48. A method according to claim 34 wherein said immobilizing step comprises advancing the cleaning media into the feed path of the printer until a stop portion of the cleaning media engages the printer to retain the cleaning media in a stationary position and wherein said wherein said moving step comprises rotating the movable member such that the movable member makes sliding contact with the cleaning media.

49. A method according to claim 34 further comprising counting the number of prints made by said system since the system was last cleaned.

50. A method according to claim 49 further comprising providing an indication when the number of prints since the last cleaning is at least equal to a threshold.

51. A method according to claim 49 further comprising resetting the counter when the printing system is cleaned.

52. A method according to claim 49 further comprising storing a data log in a memory where the data log comprises the number of times the printing system has been cleaned.

53. A method according to claim 49 further comprising storing a data log in a memory where the data log comprises the number prints made by the printing system between one or more cleanings.

54. A printer configured to determine the number of prints performed since a cleaning operation has been performed to clean a feed path of the printer.

55. A printer according to claim 54 wherein the printer is configured to detect an identification feature of a cleaning media that is disposed in the feed path of the printer for cleaning the printer.

56. A printer according to claim 55 wherein the printer is configured to distinguish the cleaning media from stock media for printing according to the identification feature detected by the printer.

57. A printer according to claim 54 wherein the printer comprises a detector configured to communicate with the identification feature using at least one of the group consisting of electromagnetic and magnetic energy.

58. A printer according to claim 54 wherein the printer comprises a memory, the printer being configured to adjust a counter stored in the memory according to the number of times that the printer is used to perform a printer operation and the number of times that the cleaning media is used to clean the printer.

59. A printer according to claim 54 wherein the printer comprises a display, the printer being configured to provide an indication via the display indicative of when the number of prints since the last cleaning is at least equal to a threshold.

Description:

CROSS-REFERENCE TO RELATED APPLICATIONS

This application claims the benefit of U.S. Provisional Patent Application Ser. No. 60/557,024, filed Mar. 26, 2004; and U.S. Provisional Patent Application Ser. No. 60/557,273, filed Mar. 29, 2004.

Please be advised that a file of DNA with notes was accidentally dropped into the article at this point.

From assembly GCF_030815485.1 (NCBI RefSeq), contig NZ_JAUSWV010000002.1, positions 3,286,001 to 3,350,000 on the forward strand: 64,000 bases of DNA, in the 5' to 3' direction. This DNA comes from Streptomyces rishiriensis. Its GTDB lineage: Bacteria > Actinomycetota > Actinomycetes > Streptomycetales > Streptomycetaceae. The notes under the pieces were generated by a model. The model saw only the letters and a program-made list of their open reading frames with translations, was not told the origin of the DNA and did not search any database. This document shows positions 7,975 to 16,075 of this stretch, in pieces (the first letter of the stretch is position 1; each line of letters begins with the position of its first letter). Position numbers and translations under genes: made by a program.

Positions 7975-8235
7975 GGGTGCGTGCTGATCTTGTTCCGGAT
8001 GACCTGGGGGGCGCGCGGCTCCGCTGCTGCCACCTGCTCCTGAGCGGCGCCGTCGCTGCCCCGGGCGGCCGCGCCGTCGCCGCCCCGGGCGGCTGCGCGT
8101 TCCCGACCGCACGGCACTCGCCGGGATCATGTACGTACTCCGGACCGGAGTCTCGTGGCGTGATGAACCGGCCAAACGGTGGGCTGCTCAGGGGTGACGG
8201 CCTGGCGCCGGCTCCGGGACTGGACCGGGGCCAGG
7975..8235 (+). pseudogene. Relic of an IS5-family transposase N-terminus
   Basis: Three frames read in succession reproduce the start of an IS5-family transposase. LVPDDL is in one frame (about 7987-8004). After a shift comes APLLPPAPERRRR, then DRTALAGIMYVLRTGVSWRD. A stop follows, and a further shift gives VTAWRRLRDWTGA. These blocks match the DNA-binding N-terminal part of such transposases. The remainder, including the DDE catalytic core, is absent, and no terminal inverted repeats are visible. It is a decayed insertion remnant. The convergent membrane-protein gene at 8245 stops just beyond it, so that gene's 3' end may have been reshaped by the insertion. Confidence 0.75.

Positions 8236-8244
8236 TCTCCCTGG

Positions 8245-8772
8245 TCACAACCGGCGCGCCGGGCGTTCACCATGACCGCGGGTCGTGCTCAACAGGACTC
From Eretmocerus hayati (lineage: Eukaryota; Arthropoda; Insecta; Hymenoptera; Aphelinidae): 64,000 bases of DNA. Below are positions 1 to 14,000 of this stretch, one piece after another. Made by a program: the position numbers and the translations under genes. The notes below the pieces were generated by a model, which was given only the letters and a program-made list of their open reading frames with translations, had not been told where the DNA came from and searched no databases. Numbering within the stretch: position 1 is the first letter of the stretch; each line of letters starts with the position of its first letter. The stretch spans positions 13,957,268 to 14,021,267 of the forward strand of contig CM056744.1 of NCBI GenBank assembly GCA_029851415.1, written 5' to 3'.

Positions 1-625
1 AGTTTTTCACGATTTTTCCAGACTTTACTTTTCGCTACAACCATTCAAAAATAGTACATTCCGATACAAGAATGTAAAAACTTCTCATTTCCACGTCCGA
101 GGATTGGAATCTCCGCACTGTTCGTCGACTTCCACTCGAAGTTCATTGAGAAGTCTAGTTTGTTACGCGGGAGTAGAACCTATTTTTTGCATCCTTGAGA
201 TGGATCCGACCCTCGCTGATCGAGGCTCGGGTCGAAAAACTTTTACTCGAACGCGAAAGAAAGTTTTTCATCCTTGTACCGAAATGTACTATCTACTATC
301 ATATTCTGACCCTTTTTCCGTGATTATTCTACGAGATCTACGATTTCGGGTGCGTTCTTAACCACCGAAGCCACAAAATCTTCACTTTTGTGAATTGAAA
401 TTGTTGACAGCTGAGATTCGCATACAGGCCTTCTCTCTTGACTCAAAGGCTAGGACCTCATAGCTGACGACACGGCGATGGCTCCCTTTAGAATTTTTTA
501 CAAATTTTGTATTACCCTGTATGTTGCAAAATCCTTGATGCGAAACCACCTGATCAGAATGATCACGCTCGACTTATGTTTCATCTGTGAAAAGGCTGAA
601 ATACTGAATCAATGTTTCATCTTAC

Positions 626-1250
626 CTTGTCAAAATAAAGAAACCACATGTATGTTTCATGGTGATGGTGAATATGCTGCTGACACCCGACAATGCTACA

BACKGROUND OF THE INVENTION

1) Field of the Invention

This invention relates to the cleaning of a feed device and, more particularly, to a cleaning media and associated methods for cleaning a feed device such as the head and rollers of a printer.

2) Description of Related Art

Conventional feed devices are used for feeding or transporting stock materials such as plastic cards, paper, and the like. For example, a typical printer defines a feed path along which stock is transported during printing. Rollers are disposed along the feed path and oriented generally perpendicular to the feed direction of the stock. The rollers are typically configured in pairs to define nips for engaging the stock in the feed path so that rotation of the rollers causes the stock to be fed or transported along the path.

It is known that debris such as dust, oil, moisture, ink, and the like can be introduced into the feed path and can interfere with the operation of the feeding or other processing of the stock. For example, if rollers are used to transport the stock through the feed path, the debris can interfere with the frictional engagement between the rollers and the stock. Further, in the case of a printer, the debris can interfere with the operation of the printing mechanism therein. For example, a card printer for thermally printing plastic cards can include a print head that disposes dye onto the cards, a magnetic head that programs a magnetic strip on the card, a smart card contact station with an electrical contact that contacts a conductive pad on the card to communicate with a chip on the card, and/or a lamination mechanism with heat rollers that applies laminates to the surfaces of the card. The operation of the print head, the magnetic head, the smart card contact station, and the lamination mechanism can be compromised by the presence of debris in the printer. Further, the cards are typically relatively slippery, and therefore debris on the cards or the rollers used to transport the cards through the feed path can prevent the rollers from transporting the cards properly.